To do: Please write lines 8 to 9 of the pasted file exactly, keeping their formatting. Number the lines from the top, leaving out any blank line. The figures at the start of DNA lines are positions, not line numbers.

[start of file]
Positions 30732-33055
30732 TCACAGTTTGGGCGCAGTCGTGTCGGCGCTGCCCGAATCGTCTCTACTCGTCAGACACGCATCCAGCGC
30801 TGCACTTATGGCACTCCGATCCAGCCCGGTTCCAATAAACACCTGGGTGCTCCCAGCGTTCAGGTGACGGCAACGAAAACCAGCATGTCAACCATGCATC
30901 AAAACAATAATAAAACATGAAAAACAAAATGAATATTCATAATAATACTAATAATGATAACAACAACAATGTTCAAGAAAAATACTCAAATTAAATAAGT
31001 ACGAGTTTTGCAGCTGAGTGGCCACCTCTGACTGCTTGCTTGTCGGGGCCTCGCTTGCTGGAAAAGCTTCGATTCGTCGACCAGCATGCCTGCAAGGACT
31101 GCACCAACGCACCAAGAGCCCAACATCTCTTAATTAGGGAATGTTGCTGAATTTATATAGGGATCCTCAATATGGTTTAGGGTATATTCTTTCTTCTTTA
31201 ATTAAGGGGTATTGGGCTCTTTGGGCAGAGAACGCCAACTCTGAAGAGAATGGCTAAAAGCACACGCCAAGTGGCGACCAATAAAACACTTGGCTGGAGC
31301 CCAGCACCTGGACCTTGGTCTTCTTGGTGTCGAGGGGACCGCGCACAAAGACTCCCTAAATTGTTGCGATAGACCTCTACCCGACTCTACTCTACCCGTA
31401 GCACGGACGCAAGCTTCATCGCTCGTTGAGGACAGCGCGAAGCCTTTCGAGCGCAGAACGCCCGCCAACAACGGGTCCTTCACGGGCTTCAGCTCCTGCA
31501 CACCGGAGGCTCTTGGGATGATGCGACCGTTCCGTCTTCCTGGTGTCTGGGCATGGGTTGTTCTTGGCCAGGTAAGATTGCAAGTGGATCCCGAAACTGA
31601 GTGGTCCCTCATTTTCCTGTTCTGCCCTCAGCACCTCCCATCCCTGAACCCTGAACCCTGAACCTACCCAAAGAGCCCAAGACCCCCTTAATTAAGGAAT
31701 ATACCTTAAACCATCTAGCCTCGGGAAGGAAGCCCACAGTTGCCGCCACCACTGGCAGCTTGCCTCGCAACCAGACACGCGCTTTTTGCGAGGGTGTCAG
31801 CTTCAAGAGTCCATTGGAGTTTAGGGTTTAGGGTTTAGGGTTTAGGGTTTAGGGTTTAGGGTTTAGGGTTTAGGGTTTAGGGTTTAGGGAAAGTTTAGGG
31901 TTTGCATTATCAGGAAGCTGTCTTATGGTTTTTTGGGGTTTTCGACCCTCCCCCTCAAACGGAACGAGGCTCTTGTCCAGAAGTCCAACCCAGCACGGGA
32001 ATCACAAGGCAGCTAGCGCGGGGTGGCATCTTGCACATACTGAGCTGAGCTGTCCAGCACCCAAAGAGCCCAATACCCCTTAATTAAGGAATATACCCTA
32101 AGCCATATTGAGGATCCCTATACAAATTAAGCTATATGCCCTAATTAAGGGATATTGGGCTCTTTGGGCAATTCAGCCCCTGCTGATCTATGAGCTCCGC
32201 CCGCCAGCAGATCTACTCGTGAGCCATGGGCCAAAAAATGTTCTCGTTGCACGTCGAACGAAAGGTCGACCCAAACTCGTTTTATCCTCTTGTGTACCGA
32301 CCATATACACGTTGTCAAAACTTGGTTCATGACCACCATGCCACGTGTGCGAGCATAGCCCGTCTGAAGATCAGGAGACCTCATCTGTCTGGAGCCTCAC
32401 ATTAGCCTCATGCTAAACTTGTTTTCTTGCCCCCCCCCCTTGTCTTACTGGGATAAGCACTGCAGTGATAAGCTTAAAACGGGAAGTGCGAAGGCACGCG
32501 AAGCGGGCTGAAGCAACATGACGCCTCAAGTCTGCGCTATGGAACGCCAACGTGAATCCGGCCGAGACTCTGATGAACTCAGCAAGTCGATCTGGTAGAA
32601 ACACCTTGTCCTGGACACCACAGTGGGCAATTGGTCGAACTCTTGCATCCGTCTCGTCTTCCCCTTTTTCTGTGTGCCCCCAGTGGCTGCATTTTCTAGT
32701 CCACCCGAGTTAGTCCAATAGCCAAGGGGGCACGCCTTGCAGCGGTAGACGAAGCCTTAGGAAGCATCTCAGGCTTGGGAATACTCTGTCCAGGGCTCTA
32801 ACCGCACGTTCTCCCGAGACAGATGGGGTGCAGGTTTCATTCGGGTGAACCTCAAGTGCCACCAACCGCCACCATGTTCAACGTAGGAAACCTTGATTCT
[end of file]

31301 CCAGCACCTGGACCTTGGTCTTCTTGGTGTCGAGGGGACCGCGCACAAAGACTCCCTAAATTGTTGCGATAGACCTCTACCCGACTCTACTCTACCCGTA
31401 GCACGGACGCAAGCTTCATCGCTCGTTGAGGACAGCGCGAAGCCTTTCGAGCGCAGAACGCCCGCCAACAACGGGTCCTTCACGGGCTTCAGCTCCTGCA